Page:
By Robert M. Hayden, Aykan Erdemir, Tuğba Tanyeri-Erdemir, Timothy D. Walker, Devika Rangachari, Manuel Aguilar-Moreno, Enrique López-Hurtado, Milica Bakić-Hayden
Adverse Tolerance examines styles of coexistence and clash among individuals of other non secular groups, utilizing multidisciplinary learn to investigate teams who've peacefully intermingled for generations, and who can have built facets of syncretism of their spiritual practices, and but have became violently on one another. Such groups outline themselves as separate peoples, with varied and infrequently competing pursuits, but their interplay is generally peaceful supplied the dominance of 1 workforce is obvious. the foremost indicator of dominance is keep an eye on over principal non secular websites, that could be tacitly shared for lengthy classes, yet later contested or even switched over as dominance alterations. by way of targeting those shared and contested websites, this quantity permits a much wider knowing of kin among those communities.
Using a number ethnographic, ancient and archaeological information from the Balkans, India, Mexico, Peru, Portugal and Turkey, hostile Tolerance develops a comparative version of the aggressive sharing and transformation of spiritual websites. those reports aren't regarded as remoted instances, yet are in its place woven right into a unified analytical framework and is the reason how long term peaceable interactions among spiritual groups can flip conflictual or even bring about ethnic detoxing.
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Additional info for Antagonistic Tolerance: Competitive Sharing of Religious Sites and Spaces
Eventually either one god or the other succumbs and disappears or is relegated to an inferior position; or again, the two may be more or less completely identified and fused. Especially revealing are the sites at which neither of the competing groups is clearly dominant: The “ambiguous” sanctuary, claimed and frequented by both religions [Christianity and Islam], seems to represent a distinct stage of development – the period of equipoise, as it were – in the transition both from Christianity to Bektashism7 and, in the rare cases where political and other circumstances were favorable, from Bektashism to Christianity.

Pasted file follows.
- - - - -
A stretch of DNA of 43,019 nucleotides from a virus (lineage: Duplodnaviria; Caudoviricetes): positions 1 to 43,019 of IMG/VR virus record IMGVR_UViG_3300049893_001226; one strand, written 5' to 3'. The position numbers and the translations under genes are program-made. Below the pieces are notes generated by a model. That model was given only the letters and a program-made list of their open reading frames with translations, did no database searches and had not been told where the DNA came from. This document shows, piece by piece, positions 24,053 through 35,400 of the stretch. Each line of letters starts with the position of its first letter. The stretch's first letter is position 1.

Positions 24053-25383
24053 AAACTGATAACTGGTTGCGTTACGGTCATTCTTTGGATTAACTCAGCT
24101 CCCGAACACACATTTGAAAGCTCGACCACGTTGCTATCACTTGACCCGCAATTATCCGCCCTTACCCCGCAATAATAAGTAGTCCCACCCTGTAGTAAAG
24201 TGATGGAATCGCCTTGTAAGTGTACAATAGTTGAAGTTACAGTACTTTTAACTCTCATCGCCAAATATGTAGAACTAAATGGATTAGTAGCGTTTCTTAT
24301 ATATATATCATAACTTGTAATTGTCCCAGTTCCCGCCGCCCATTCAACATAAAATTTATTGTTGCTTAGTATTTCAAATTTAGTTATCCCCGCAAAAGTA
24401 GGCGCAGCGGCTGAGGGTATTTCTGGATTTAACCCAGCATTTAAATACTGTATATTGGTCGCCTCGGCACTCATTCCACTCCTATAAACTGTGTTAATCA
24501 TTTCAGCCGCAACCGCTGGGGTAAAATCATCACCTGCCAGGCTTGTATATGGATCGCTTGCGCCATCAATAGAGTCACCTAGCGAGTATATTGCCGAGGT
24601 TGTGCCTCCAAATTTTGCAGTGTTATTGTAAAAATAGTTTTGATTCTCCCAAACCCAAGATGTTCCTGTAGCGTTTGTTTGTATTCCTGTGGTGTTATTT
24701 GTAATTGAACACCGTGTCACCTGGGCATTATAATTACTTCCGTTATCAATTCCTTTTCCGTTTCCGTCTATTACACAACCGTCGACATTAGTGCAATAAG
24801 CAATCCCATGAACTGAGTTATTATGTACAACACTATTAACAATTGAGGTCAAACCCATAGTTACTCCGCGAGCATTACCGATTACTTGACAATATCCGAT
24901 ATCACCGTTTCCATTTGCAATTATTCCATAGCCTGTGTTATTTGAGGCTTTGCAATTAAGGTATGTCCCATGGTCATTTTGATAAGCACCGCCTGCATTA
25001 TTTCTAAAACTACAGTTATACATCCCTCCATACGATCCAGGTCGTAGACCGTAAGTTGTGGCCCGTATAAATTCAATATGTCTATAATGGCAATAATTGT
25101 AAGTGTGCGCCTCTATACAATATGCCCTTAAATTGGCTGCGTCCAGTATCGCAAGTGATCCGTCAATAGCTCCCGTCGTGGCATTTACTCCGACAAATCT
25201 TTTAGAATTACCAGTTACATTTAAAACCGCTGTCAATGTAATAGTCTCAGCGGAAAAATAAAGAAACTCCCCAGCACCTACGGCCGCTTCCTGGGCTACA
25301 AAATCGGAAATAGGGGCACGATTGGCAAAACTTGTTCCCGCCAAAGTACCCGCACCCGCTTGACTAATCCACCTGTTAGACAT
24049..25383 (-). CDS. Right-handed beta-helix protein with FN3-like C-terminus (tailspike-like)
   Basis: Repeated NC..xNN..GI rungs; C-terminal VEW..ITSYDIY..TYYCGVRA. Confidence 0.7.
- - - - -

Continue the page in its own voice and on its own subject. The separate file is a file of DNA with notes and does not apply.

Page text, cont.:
We end this chapter with the recapture from archaeologists of an image that local believers turn back into a sacred object. This chapter demonstrates the utility of the AT model for analyzing the interactions of secular authorities and religious communities by considering such obviously state actions as the destruction of religious buildings with less obvious ones such as “preserving” religious sites by transforming them into museums, and thus denying their use to believers. But lest this analysis seem to give precedence to secularscapes, we also analyze the creation by the state of a museum in Portugal that makes admittedly unproven claims to have once served as a synagogue to the Jewish community expelled in the late fifteenth and sixteenth centuries.
Such actions rarely take place between the adherents of the monotheisms, since the iconic imagery of each is largely unholy, impious or even sacrilegious to the other community. We then analogize further to see a similar tactic being employed by officials of the atheist state of the USSR, but also by archaeologists acting on behalf of secular states – or, at least, this is how the actions of the latter are perceived by those whose sacra have been seized for research purposes. We end this chapter with the recapture from archaeologists of an image that local believers turn back into a sacred object.
Antagonistic Tolerance: Competitive Sharing of Religious Sites and Spaces by Robert M. Hayden, Aykan Erdemir, Tuğba Tanyeri-Erdemir, Timothy D. Walker, Devika Rangachari, Manuel Aguilar-Moreno, Enrique López-Hurtado, Milica Bakić-Hayden